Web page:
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(above:  Cliffs of Moher- A. Morgan, 2003)
 
    In 2012, I blogged daily in a Lenten journal.  You can go day by day or read as you like.  For instance, today is day 9 of the 40 days; read it here.
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Most St. Patrick’s Day dinners, you’ll find a pot of potato soup and a grand loaf of Irish soda bread on my table.  I’ve been making it for as long as I’ve been responsible for the dinner. So if that’s what you fancy, you’re in for a treat; I’ve blogged it already here. One year, however, I also did a great Guinness Beef Pot Pie with Cheddar Biscuits. It’s not hard, but it takes a while to make. (Worth every minute of it.)
  
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This year I’ve a notion to create something — one meal — out of two favorite Irish dishes — colcannon (mashed potatoes with cabbage or kale and milk) and salmon, a lovely, healthy fish that thrives along Ireland’s west coastline.  While I love both colcannon and salmon, I’ve never had them together and certainly never cooked them together in one skillet.  Today’s the day, but first listen to this sweet song (click on title for link) “Colcannon,” by the Black Family– sometimes known as “The Little Skillet Pot”.  Lyrics are below.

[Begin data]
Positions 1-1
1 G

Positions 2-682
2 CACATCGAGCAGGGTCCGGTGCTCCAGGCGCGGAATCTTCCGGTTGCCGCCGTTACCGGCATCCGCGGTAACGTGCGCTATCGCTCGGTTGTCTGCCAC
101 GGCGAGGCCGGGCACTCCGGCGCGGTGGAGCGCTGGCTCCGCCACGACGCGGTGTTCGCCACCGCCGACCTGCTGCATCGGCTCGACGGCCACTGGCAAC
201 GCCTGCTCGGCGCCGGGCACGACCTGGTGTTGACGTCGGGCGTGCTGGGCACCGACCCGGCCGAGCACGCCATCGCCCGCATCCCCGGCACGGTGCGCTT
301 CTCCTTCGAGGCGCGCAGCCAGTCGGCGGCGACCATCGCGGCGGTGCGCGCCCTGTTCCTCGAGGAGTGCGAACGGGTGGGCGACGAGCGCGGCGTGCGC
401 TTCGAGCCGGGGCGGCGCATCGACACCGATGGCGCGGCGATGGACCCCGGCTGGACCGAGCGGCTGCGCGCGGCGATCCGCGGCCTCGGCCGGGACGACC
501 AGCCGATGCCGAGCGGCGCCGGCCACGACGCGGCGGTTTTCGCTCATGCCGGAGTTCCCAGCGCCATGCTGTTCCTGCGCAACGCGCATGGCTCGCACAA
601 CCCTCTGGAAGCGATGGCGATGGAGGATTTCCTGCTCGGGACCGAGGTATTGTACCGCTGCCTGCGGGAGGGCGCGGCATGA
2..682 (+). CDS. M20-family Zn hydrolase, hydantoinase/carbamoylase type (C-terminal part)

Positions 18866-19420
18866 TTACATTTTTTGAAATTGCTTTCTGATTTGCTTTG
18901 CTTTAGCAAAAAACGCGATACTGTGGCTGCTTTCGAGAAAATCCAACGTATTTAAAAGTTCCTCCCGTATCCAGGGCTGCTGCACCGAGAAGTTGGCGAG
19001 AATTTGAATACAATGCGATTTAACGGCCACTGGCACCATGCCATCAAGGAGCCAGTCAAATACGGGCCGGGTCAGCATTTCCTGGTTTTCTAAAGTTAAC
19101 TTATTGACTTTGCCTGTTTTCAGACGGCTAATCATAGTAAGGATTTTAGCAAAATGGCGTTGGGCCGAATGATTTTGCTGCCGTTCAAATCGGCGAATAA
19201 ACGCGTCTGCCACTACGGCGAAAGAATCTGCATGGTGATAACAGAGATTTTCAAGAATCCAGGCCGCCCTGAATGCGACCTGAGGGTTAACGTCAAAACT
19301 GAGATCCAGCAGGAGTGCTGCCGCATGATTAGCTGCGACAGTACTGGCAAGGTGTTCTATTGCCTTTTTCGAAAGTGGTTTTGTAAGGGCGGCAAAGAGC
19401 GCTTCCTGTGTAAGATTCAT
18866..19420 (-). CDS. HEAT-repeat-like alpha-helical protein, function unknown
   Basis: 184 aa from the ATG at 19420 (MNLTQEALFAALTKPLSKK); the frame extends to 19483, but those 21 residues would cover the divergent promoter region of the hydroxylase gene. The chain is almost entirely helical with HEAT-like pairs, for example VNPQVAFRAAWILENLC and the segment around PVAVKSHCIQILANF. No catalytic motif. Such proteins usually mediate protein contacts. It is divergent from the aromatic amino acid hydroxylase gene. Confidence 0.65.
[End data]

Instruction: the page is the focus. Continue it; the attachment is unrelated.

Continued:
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Did you ever eat Colcannon, made from lovely pickled cream?
With the greens and scallions mingled like a picture in a dream.
Did you ever make a hole on top to hold the melting flake
Of the creamy, flavoured butter that your mother used to make?

Chorus:
Yes you did, so you did, so did he and so did I.
And the more I think about it, sure, the nearer I’m to cry.
Oh, wasn’t it the happy days when troubles we had not,
And our mothers made Colcannon in the little skillet pot.

Did you ever take potato cake in a basket to the school,
Tucked underneath your arm with your book, your slate and rule?
And when the teacher wasn’t looking, sure, a great big bite you’d take,
Of the creamy flavoured buttered soft and sweet potato cake.

Did you ever go a-courting as the evening sun went down,
And the moon began a-peeping from behind the Hill o’ Down?
As you wandered down the boreen where the leprechaun was seen,
And you whispered loving phrases to your little fair colleen.

lyrics courtesy chivalry.com

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alyce’s colcannon and salmon in the little skillet pot

for Saint Patrick’s Day or for any Friday in Lent, if you choose that walk.

METHOD:   First… Boil some potatoes with a little carrot and add some kale right at the end of the cooking time. Mash all with hot milk seasoned with green onions.  Press the potato mixture into a deep skillet and steam the salmon on top until firm, but moist and tender.  I served mine with a few buttered skinny green beans (haricots verts).

serves 4

MAKING THE COLCANNON FIRST:

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  • 2-3 pounds white potatoes, peeled, and cut into quarters
  • 1 medium carrot, chopped
  • Kosher salt and fresh-ground pepper
  • Salted butter
  • 1 1/2 cups milk
  • 3/4 cup chopped green onions (one bunch white and green parts)
  • 3 cups young (baby) kale, chopped finely
  • 4 Salmon fillets, 6ounces each